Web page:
Yeah, we're geeks. We just love the smell of wheat paste in the morning! And nothing gets our juices flowing like learning a new book term or discovering a new bibliographic resource. This is the page where we get to share the neat stuff we stumble across in our travels. Click on each one to jump to their site!
And — Send us links! We're always on the lookout for more cool book-related things! Mail us at Editor@Bookfairs.Com
From the University of Alabama and the University of Wisconsin-Madison, a virtual gallery of books from the heydey of edition bindings, 1815-1930. Browse by artistic or literary style, search by binding designer or monogram, skim the biographies and essays, explore the glossary. A truly extraordinary resource.
The online version of “Bookbinding and the Conservation of books: A Dictionary of Descriptive Terminology,” by Matt T. Roberts and Don Etherington, with a Foreword by Frederick Goff. Search or browse, follow links, lose hours out of your day...
From the University of Iowa, an interactive map that follows the spread of printing, the rise of the great European universities, the proliferation of paper mills, the volume of output by location, trade routes, and the location of conflicts (totally cool to see their impact on the spread of the written word!).
Dating back to the 18th century, booksellers and bookbinders both have placed small identifying labels (or, in the case of binders, "tickets") in books; Gabe Konrád of Bay Leaf Books has built an entertaining and educational web site around his own collection.
Courtesy of the University of Michigan, English translations of much of the exhaustive “Encyclopédie” of Diderot and d'Alembert, complete with the plates! Browse by subject or article title, or perform searches across the entire corpus. Speak French? Volunteer to help with the translation project!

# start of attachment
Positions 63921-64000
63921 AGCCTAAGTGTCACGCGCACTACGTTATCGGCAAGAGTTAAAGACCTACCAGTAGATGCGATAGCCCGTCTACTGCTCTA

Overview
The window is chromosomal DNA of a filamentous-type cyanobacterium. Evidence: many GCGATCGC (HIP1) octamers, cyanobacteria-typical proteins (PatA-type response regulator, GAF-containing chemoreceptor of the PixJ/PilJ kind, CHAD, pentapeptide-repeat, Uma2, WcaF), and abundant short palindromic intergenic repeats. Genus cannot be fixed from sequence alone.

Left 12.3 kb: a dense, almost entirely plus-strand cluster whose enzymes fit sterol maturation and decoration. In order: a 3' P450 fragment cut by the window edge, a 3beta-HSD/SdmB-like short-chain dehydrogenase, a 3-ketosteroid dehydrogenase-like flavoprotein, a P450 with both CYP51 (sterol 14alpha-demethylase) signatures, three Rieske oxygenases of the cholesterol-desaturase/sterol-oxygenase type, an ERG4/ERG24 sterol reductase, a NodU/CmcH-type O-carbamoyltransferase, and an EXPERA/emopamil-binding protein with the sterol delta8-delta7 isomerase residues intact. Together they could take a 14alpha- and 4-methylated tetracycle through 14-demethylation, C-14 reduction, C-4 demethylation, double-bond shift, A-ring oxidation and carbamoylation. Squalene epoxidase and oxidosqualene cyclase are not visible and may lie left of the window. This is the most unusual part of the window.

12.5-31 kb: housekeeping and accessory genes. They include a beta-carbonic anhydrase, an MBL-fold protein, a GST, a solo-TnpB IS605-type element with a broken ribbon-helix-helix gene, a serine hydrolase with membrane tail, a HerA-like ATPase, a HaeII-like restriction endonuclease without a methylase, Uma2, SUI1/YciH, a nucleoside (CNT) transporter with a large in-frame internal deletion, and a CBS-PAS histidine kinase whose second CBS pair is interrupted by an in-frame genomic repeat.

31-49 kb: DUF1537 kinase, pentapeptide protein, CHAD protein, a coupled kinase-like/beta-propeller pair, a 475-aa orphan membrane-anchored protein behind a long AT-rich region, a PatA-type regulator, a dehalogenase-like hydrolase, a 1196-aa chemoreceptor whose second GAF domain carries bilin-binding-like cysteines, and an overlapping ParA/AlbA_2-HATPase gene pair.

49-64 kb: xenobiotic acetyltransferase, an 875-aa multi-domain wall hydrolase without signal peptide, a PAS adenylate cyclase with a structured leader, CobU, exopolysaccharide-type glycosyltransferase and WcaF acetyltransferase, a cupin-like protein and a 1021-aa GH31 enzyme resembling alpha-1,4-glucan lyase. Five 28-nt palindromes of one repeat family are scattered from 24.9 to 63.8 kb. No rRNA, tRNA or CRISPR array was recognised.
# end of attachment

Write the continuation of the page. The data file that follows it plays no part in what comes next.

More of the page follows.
Can't remember what to call it when they do that thing to the thing with the thing? Now you don't have to! The nice people over at RBMS have compiled a list of terms, and gathered together in a hierarchical list. Fun to browse, too. Use it along with the Etherington Dictionary (see above, left) — find a term you don't know here? Look it up there!
Speaking of the “Encyclopédie” (see above), on week 19 of their “52 Weeks of Historical How-Tos,” our intrepid friends at the University of St. Andrews attempt to follow Diderot's instructions for making paper by hand, and manage (miraculously) not to make a complete and total mess!
A nifty resource to help you identify and accurately describe photographic and print processes. Check out the interactive timeline on the "Guided Tour" tab!
The Library of Congress has more than 400,000 maps and map-oriented items in its collection. More than 16,000 of them have been digitized and are available in all their glory at the LC web site — and they're searchable, too!
Absolutely nothing whatsoever to do with books. But still one of the coolest things we've seen!